So have been reading up on data buses, address buses and control buses and I understand what they do, but am confused about where they can physically be found. Some books/sites I have found state that they are inside of the CPU, some state that they transmit data all over the computer. E.g. the control bus can send signals to any other device within the computer, but then another book states that the control bus is inside of the CPU and synchronises the components of the CPU.

Can anyone help clarify this please?


The answer is "all of the above".

There are busses all over the system, some are going to be physically internal to a CPU, others might be be between CPU and memory, but not I/O, still others might connect I/O devices (EX: The PCI bus) and others may connect all 3.

Consider what a "bus" is. I would define a bus as a group of related signals that are intended for a specific purpose. Busses usually have additional qualifiers to help identify what their purpose is and define what they actually connect with. IE: A Memory Data Bus would probably connect the data lines of a cache controller on a CPU with main memory. A Memory Address bus would probably connect the address lines. A Memory Control bus would carry control signals that signal the state of the other buses and/or provide clocks. Often these 3 functions are grouped together to define a single "bus". Sometimes the physical connections on busses are multipurpose where they are used alternately to carry memory or address information.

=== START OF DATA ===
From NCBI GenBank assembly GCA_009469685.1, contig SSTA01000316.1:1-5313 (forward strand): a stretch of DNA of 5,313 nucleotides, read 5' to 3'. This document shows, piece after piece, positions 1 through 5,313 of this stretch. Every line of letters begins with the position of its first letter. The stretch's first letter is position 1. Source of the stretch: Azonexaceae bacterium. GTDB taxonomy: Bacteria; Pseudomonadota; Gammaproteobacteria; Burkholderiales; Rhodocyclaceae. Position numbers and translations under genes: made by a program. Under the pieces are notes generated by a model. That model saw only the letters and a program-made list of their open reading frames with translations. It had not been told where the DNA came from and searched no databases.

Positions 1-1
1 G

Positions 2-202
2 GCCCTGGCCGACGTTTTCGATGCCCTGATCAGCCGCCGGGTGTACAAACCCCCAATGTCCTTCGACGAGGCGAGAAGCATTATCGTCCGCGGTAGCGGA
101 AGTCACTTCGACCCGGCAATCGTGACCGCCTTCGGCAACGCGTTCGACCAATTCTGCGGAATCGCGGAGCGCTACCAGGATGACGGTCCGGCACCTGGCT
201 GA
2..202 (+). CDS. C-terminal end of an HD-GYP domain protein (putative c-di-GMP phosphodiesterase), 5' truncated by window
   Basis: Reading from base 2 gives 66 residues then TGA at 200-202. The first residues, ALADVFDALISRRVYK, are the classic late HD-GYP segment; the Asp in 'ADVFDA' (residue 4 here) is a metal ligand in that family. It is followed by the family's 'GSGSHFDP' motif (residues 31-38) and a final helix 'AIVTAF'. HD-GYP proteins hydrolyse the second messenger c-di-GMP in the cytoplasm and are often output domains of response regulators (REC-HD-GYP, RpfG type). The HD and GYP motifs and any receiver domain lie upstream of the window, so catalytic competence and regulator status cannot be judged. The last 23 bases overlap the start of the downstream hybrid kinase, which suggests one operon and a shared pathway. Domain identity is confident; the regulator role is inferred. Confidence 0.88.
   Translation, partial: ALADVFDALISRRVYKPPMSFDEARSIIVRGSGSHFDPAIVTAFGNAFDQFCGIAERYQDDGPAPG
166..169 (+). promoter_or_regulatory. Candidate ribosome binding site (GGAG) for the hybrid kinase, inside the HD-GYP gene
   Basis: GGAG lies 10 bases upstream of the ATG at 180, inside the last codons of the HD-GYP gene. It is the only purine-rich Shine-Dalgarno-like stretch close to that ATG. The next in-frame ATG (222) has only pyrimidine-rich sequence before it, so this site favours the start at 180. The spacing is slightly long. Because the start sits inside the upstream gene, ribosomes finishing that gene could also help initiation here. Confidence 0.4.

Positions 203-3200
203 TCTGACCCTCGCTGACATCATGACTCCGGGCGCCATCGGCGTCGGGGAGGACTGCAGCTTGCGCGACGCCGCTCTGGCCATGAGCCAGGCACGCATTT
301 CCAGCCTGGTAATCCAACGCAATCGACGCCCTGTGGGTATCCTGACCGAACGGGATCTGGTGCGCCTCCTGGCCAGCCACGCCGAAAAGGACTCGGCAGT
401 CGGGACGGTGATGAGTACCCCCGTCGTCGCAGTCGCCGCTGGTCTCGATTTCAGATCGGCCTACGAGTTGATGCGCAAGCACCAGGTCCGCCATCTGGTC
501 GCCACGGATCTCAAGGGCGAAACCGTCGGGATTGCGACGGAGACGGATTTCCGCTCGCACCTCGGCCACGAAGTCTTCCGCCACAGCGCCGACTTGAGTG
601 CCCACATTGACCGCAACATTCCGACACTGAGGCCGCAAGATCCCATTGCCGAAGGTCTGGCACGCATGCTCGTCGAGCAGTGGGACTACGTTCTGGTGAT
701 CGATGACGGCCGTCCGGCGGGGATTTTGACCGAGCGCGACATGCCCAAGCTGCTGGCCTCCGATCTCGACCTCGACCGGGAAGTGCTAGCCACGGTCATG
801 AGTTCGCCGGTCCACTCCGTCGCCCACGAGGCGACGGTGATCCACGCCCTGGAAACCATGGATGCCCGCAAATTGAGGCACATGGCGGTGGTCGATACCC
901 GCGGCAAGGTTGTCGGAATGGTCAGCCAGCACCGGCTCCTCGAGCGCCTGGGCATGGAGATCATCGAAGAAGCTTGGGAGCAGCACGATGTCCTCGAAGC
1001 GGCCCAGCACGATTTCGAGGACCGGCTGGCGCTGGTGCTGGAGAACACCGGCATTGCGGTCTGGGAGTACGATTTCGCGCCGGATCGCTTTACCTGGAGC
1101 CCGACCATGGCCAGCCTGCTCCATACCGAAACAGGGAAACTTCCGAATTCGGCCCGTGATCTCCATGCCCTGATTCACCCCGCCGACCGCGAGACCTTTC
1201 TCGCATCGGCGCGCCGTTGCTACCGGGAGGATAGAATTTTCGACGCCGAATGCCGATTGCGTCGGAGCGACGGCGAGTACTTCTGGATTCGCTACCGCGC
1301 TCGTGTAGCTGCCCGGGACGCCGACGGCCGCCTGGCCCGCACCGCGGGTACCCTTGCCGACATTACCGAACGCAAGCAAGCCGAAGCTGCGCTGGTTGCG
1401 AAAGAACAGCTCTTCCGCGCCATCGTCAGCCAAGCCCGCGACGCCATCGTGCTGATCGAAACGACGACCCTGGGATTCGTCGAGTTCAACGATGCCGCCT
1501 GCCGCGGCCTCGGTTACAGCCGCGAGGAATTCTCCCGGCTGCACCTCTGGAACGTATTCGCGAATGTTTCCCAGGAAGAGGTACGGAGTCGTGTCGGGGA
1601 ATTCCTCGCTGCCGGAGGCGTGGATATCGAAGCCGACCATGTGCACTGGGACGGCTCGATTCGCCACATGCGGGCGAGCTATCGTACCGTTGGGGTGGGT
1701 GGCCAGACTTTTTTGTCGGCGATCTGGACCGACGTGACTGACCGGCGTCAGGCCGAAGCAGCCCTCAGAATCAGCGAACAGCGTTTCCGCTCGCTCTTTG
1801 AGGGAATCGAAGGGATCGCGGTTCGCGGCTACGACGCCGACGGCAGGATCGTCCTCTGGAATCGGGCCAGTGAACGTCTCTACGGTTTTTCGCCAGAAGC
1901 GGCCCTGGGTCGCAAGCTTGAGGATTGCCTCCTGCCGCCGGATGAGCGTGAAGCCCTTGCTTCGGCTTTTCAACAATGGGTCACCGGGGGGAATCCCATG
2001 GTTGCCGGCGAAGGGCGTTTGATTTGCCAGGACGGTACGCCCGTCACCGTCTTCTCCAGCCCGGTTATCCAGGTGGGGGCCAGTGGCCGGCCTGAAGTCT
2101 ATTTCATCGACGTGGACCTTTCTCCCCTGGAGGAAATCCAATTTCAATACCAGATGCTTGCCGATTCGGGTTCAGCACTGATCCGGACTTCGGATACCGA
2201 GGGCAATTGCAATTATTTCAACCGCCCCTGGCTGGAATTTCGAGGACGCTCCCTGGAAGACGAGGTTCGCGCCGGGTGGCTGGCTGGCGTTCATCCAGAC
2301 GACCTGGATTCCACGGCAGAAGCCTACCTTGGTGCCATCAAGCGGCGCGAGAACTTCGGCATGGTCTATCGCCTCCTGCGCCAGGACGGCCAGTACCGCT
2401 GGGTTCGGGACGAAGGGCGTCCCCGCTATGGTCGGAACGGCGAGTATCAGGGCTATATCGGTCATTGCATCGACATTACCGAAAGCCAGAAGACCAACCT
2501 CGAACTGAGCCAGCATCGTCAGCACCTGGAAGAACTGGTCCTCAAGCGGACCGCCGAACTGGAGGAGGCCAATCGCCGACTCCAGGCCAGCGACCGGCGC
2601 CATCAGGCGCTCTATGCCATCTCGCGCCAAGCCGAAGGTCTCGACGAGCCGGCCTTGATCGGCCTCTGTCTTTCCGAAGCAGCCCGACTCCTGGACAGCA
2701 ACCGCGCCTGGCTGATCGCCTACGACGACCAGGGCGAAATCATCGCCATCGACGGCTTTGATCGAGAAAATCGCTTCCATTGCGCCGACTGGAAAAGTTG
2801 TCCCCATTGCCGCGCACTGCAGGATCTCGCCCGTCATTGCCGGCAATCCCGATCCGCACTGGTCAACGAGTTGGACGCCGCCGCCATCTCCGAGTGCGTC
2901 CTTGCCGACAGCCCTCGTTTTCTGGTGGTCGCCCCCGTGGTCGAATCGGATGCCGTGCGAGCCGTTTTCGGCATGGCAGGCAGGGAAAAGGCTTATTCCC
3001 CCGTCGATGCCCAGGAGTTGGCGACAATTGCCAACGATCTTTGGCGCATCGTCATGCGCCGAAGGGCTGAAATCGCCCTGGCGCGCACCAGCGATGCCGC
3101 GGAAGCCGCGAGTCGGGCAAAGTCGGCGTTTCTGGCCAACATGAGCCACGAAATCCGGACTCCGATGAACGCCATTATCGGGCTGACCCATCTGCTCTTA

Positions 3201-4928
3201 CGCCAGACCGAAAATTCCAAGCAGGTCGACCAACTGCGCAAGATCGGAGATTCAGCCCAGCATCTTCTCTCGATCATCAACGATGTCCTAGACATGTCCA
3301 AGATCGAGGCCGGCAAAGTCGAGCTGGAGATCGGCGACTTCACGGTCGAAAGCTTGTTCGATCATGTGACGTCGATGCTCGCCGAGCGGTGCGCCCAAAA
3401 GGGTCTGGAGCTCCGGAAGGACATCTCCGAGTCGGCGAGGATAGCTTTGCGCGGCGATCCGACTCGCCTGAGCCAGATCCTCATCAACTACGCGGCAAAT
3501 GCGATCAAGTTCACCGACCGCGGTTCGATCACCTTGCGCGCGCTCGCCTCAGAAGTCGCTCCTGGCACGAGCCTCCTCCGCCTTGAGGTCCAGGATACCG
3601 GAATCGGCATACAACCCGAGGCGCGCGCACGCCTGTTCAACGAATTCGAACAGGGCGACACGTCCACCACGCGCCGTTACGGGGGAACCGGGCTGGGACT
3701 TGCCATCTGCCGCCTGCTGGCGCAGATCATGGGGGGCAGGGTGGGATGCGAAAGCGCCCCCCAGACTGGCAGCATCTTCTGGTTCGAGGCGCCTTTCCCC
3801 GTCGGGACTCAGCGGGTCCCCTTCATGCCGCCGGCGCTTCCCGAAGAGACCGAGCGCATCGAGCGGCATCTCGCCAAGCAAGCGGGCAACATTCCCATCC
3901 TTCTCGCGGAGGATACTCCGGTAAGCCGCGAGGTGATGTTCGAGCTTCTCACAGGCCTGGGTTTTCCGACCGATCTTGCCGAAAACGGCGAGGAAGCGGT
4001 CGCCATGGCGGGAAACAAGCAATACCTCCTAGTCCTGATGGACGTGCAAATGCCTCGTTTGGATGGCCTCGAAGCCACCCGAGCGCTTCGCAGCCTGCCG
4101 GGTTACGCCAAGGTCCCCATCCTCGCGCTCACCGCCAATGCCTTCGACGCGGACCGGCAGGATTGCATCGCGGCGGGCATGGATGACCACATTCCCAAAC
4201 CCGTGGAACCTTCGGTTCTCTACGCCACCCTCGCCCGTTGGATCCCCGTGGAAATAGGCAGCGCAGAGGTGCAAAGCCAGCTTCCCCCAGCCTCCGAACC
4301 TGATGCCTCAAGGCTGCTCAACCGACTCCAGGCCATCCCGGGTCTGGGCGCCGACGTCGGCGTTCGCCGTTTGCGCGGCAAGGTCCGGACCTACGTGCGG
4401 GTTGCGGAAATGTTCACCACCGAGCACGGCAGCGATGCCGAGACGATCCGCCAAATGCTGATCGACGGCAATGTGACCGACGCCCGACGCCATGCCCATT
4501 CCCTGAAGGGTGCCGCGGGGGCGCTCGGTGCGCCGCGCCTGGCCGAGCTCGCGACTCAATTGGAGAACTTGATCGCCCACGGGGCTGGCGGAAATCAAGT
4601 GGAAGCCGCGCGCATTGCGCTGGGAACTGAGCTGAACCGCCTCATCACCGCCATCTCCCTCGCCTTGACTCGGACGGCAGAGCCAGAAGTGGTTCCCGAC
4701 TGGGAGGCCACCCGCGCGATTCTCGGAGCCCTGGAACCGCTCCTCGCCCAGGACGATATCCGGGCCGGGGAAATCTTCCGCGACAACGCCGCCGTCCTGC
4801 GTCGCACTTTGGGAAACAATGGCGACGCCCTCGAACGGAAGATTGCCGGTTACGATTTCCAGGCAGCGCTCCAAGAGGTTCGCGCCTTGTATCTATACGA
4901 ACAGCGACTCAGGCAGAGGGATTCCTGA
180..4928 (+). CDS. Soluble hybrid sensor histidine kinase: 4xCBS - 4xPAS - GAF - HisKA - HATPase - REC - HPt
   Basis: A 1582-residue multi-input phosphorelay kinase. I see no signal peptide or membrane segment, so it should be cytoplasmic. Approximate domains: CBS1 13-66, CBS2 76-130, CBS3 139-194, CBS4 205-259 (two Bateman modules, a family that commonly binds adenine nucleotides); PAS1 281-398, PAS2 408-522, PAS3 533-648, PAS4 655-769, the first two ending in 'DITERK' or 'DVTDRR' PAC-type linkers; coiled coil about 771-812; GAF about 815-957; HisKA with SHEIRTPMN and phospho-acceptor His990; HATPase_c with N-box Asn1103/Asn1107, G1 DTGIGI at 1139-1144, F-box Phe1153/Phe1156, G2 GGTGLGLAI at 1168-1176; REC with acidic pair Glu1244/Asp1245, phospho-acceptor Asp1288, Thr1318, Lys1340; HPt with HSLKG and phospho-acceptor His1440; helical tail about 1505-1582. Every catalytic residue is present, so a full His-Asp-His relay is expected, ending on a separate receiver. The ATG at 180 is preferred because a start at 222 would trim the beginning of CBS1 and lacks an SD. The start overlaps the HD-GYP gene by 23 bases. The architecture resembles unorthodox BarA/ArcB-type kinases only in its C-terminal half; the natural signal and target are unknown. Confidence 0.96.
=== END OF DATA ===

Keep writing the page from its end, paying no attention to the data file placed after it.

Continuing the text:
There are usually bus adapters that allow information to be passed between different busses in a system. These will sometimes be named something like "bridge", "bus adapter", "gateway", "Hose interface", etc. These bus adapters allow a system to pass data between busses with different data widths, clock speeds and signaling characteristics. For example a PCI bridge would connect a PCI bus to a system bus that operates at a higher frequency and may transfer data in larger (or smaller) chunks.


Your Answer

By clicking “Post Your Answer”, you agree to our terms of service, privacy policy and cookie policy

Not the answer you're looking for? Browse other questions tagged or ask your own question.